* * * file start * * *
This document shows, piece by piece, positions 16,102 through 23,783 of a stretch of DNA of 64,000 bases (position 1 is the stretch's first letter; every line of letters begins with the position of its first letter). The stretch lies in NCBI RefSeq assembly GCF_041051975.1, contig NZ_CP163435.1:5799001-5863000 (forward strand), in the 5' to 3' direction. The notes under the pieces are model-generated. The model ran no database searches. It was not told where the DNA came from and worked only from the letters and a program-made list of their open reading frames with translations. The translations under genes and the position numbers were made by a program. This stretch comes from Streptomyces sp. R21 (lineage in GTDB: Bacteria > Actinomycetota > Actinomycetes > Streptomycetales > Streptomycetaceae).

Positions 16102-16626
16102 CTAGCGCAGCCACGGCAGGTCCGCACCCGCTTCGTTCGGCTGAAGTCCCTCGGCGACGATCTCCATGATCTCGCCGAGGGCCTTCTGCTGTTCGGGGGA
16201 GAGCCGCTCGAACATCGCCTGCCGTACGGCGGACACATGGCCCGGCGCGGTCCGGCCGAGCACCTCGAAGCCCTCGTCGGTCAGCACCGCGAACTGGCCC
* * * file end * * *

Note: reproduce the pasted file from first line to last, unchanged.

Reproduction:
This document shows, piece by piece, positions 16,102 through 23,783 of a stretch of DNA of 64,000 bases (position 1 is the stretch's first letter; every line of letters begins with the position of its first letter). The stretch lies in NCBI RefSeq assembly GCF_041051975.1, contig NZ_CP163435.1:5799001-5863000 (forward strand), in the 5' to 3' direction. The notes under the pieces are model-generated. The model ran no database searches. It was not told where the DNA came from and worked only from the letters and a program-made list of their open reading frames with translations. The translations under genes and the position numbers were made by a program. This stretch comes from Streptomyces sp. R21 (lineage in GTDB: Bacteria > Actinomycetota > Actinomycetes > Streptomycetales > Streptomycetaceae).

Positions 16102-16626
16102 CTAGCGCAGCCACGGCAGGTCCGCACCCGCTTCGTTCGGCTGAAGTCCCTCGGCGACGATCTCCATGATCTCGCCGAGGGCCTTCTGCTGTTCGGGGGA
16201 GAGCCGCTCGAACATCGCCTGCCGTACGGCGGACACATGGCCCGGCGCGGTCCGGCCGAGCACCTCGAAGCCCTCGTCGGTCAGCACCGCGAACTGGCCC